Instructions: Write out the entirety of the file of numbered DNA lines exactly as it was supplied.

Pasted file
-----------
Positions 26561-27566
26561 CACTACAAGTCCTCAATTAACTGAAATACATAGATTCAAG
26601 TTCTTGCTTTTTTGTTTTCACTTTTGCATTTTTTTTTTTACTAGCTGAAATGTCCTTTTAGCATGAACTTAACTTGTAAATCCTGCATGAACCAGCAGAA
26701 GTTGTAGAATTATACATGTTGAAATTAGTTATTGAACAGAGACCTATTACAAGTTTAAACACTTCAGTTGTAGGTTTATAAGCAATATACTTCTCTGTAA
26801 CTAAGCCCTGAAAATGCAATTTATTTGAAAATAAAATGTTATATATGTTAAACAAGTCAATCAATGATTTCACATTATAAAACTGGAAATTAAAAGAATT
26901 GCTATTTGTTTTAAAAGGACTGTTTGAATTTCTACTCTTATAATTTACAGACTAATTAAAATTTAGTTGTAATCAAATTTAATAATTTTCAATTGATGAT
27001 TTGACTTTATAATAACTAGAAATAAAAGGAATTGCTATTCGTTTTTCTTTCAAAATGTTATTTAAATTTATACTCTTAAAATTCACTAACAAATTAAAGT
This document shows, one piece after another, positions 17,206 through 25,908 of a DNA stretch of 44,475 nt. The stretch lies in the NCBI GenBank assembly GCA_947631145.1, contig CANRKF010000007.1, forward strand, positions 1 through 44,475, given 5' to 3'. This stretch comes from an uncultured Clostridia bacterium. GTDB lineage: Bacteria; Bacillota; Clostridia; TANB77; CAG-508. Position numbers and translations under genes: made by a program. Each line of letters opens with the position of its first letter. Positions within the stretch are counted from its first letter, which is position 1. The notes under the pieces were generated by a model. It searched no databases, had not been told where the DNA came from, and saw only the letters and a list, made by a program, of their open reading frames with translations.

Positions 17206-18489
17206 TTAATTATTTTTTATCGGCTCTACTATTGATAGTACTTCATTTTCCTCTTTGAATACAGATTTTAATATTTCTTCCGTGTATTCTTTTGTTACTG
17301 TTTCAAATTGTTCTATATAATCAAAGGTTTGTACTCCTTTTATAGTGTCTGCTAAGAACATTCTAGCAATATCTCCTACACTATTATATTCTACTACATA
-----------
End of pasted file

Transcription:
Positions 26561-27566
26561 CACTACAAGTCCTCAATTAACTGAAATACATAGATTCAAG
26601 TTCTTGCTTTTTTGTTTTCACTTTTGCATTTTTTTTTTTACTAGCTGAAATGTCCTTTTAGCATGAACTTAACTTGTAAATCCTGCATGAACCAGCAGAA
26701 GTTGTAGAATTATACATGTTGAAATTAGTTATTGAACAGAGACCTATTACAAGTTTAAACACTTCAGTTGTAGGTTTATAAGCAATATACTTCTCTGTAA
26801 CTAAGCCCTGAAAATGCAATTTATTTGAAAATAAAATGTTATATATGTTAAACAAGTCAATCAATGATTTCACATTATAAAACTGGAAATTAAAAGAATT
26901 GCTATTTGTTTTAAAAGGACTGTTTGAATTTCTACTCTTATAATTTACAGACTAATTAAAATTTAGTTGTAATCAAATTTAATAATTTTCAATTGATGAT
27001 TTGACTTTATAATAACTAGAAATAAAAGGAATTGCTATTCGTTTTTCTTTCAAAATGTTATTTAAATTTATACTCTTAAAATTCACTAACAAATTAAAGT
This document shows, one piece after another, positions 17,206 through 25,908 of a DNA stretch of 44,475 nt. The stretch lies in the NCBI GenBank assembly GCA_947631145.1, contig CANRKF010000007.1, forward strand, positions 1 through 44,475, given 5' to 3'. This stretch comes from an uncultured Clostridia bacterium. GTDB lineage: Bacteria; Bacillota; Clostridia; TANB77; CAG-508. Position numbers and translations under genes: made by a program. Each line of letters opens with the position of its first letter. Positions within the stretch are counted from its first letter, which is position 1. The notes under the pieces were generated by a model. It searched no databases, had not been told where the DNA came from, and saw only the letters and a list, made by a program, of their open reading frames with translations.

Positions 17206-18489
17206 TTAATTATTTTTTATCGGCTCTACTATTGATAGTACTTCATTTTCCTCTTTGAATACAGATTTTAATATTTCTTCCGTGTATTCTTTTGTTACTG
17301 TTTCAAATTGTTCTATATAATCAAAGGTTTGTACTCCTTTTATAGTGTCTGCTAAGAACATTCTAGCAATATCTCCTACACTATTATATTCTACTACATA